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Friday August 19th, 2022

Sri Lanka’s central bank ‘saves’ US$27mn in forex reserves

ECONOMYNEXT – Sri Lanka’s central bank has sold down 5.6 billion rupees from its Treasury bill portfolio potentially saving 27.6 million US dollars at a peg (convertibility undertaking) of 203 to the US dollar, official data shows.

On July 16, 2021, the central bank sold down its Treasury bill stock to 911.44 billion rupees from 917.05 billion a week earlier following a successful Treasury bill auction.

The central bank offered 56 billion rupees in bills at last week’s bill auction and sold all of it, though most came from the 3-month end.

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A week earlier also there was a 4 billion rupee sell-down of bills.

The central bank has bought hundreds of billions of rupees Treasury bills by injecting new rupee reserves into banks (printing money) boosting loans, investments and consumption above the dollar inflows to the country.

Sri Lanka has imposed exchange controls and import controls after injecting rupee reserves into banks. However the trade deficit in the first five months of the year exceeded the 2019 level as credit flowed into new areas.

Instead of limiting liquidity injections and slowing domestic credit to balance inflows with outflows (or selling down bills to collect reserves on a net basis to repay debt), the central bank injected liquidity driving credit and imports.

During the five months to May 2021 the trade deficit was 3.6 billion US dollars, up from 3.1 billion US dollars in 2019 when the central bank was following deflationary policy selling down its T-bill stock up to July.

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Sri Lanka import controls shattered by credit, money printing in May

Sri Lanka raises de facto policy rate 02bp to 5.25-pct

When the new rupees hit the forex market, the central bank has to sell its dollar reserves to maintain the exchange rate and ‘redeem’ the rupees to maintain the peg running down forex reserve on a net basis.

The central bank last week raised its ceiling rate by 02 basis points for Treasury bills which has became the key de facto policy rate through which most of the money was injected to the market in 2020 and 2021.

The rate was seen to inject or withdraw money, effectively sterilizing in both directions in recent months either withdrawing or injecting liquidity.

“The apparent blind sterilization goes to show that the short term gilt yields are being used as a final target,” EconomyNext economic columnist Bellwether says.

“There have been also claims made by authorities that keeping rates down has helped save interest costs on government debt. Actually what happens is that a given convertibility undertaking or peg foreign reserves are run down.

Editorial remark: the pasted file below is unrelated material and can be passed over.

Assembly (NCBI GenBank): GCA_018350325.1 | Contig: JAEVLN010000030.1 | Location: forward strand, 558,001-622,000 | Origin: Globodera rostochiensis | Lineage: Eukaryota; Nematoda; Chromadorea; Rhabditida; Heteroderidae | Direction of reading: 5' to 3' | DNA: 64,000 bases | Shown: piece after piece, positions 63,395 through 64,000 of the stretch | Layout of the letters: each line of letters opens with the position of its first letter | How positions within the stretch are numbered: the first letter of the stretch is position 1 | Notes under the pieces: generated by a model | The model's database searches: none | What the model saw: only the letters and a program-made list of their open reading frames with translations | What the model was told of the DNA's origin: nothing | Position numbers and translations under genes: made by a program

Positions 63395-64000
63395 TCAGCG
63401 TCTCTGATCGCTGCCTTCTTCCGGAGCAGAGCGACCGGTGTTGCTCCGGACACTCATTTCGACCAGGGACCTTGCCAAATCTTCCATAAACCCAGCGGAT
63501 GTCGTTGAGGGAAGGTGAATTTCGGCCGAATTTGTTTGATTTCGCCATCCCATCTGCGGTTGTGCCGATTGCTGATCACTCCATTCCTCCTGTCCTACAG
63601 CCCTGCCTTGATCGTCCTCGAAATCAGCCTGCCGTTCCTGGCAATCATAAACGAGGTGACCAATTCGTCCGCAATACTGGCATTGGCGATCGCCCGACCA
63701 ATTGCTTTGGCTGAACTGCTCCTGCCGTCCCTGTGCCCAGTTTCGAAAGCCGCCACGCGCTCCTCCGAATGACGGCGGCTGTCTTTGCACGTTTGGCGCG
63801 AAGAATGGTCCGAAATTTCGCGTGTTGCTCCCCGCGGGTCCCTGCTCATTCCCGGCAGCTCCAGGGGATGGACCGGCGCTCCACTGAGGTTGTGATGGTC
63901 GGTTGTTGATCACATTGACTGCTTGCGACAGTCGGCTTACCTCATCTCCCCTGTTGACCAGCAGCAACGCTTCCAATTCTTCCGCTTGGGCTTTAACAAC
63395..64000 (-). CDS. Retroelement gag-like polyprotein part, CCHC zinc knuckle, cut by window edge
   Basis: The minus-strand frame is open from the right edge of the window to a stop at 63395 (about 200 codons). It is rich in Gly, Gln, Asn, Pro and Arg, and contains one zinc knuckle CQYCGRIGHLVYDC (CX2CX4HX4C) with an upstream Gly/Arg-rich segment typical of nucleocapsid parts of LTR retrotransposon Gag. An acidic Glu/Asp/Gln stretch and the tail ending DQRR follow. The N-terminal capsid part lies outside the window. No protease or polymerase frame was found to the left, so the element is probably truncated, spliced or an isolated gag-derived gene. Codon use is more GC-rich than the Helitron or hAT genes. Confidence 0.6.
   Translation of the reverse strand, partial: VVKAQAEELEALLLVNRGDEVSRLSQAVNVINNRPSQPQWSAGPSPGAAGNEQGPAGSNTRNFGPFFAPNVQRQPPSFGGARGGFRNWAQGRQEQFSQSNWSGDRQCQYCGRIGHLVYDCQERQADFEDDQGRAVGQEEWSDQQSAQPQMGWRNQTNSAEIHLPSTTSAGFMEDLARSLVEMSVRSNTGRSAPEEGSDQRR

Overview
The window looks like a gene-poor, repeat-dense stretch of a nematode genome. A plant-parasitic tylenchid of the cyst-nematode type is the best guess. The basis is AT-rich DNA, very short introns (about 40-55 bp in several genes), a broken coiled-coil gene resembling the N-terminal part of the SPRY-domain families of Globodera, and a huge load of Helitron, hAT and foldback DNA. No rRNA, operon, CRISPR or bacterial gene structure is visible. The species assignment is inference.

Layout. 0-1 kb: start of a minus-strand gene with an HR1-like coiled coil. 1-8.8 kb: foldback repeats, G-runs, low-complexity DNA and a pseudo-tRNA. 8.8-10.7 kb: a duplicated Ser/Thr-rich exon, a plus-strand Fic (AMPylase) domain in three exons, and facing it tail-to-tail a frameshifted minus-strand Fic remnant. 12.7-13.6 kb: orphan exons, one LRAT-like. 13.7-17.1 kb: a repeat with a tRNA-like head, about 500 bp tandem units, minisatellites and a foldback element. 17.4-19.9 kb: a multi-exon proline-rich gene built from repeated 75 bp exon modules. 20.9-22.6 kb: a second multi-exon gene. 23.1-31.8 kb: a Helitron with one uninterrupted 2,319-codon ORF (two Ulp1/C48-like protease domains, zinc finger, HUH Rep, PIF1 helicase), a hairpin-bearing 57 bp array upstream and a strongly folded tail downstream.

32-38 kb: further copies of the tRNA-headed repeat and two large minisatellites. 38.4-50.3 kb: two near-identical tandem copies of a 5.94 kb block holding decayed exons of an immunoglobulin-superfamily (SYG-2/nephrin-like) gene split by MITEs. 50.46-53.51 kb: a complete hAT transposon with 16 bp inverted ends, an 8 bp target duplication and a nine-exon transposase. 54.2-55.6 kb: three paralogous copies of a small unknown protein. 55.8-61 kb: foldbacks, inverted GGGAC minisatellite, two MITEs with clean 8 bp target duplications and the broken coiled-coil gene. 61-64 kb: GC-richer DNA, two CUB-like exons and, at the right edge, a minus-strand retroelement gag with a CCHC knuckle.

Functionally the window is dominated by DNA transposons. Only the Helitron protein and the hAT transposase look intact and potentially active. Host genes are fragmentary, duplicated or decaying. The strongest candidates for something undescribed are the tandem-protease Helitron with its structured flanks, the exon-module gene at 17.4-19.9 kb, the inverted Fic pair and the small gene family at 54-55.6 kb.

“It is the same as financing the deficit through central bank forex reserves, except that there is high level of monetary instability and the peg also breaks.”

Sri Lanka set up a central bank with a non-credible peg (anchor) at 2.88 grains to gold in 1950 abolishing a credible peg maintained by a currency board arrangement from 1885.

The hard was peg initially set up against the Indian silver rupee, before the creation of the Reserve Bank of India. RBI, sometime after its creation also shifted its anchor to gold.

Sri Lanka’s forex reserves have been steadily eroded since August 2019 after liquidity injections began under an ‘output gap targeting’ exercise and sharply ratcheted up in 2020 under so-called Modern Monetary Theory, a type of un-anchored monetary policy.

Of late the central bank has decreed a 203 non-credible convertibility undertaking for banks, but is not giving dollars to back it up, leading to rationing of dollar for current account transactions, leading to parallel markets.

But the central bank is selling dollar to the Finance Ministry to repay loans, enforcing the convertibility undertaking through the financial account, leading to forex reserves.

When liquidity is injected to the banking system to give loans, in excess of deposits and loan repayments, the resulting cascading expansion in domestic credit, triggers an outflows of foreign exchange in excess of inflows.

The sell down of central bank held securities, which withdraws liquidity (contractionary sterilization or deflationary policy), pushes short term rates up, slows credit and reduces outflows.

But the banking system however has 61 billion rupees of net excess liquidity, with 45 billion rupees also borrowed from the overnight window at 5.5 percent.

Sri Lanka started the year with 266 billion rupees of excess liquidity which have been drained through mostly convertibility provided to loan repayments.

Some cash has also been absorbed by also been an expansion of reserve money as inflation picked up and demand for cash went up partly for precautionary reasons.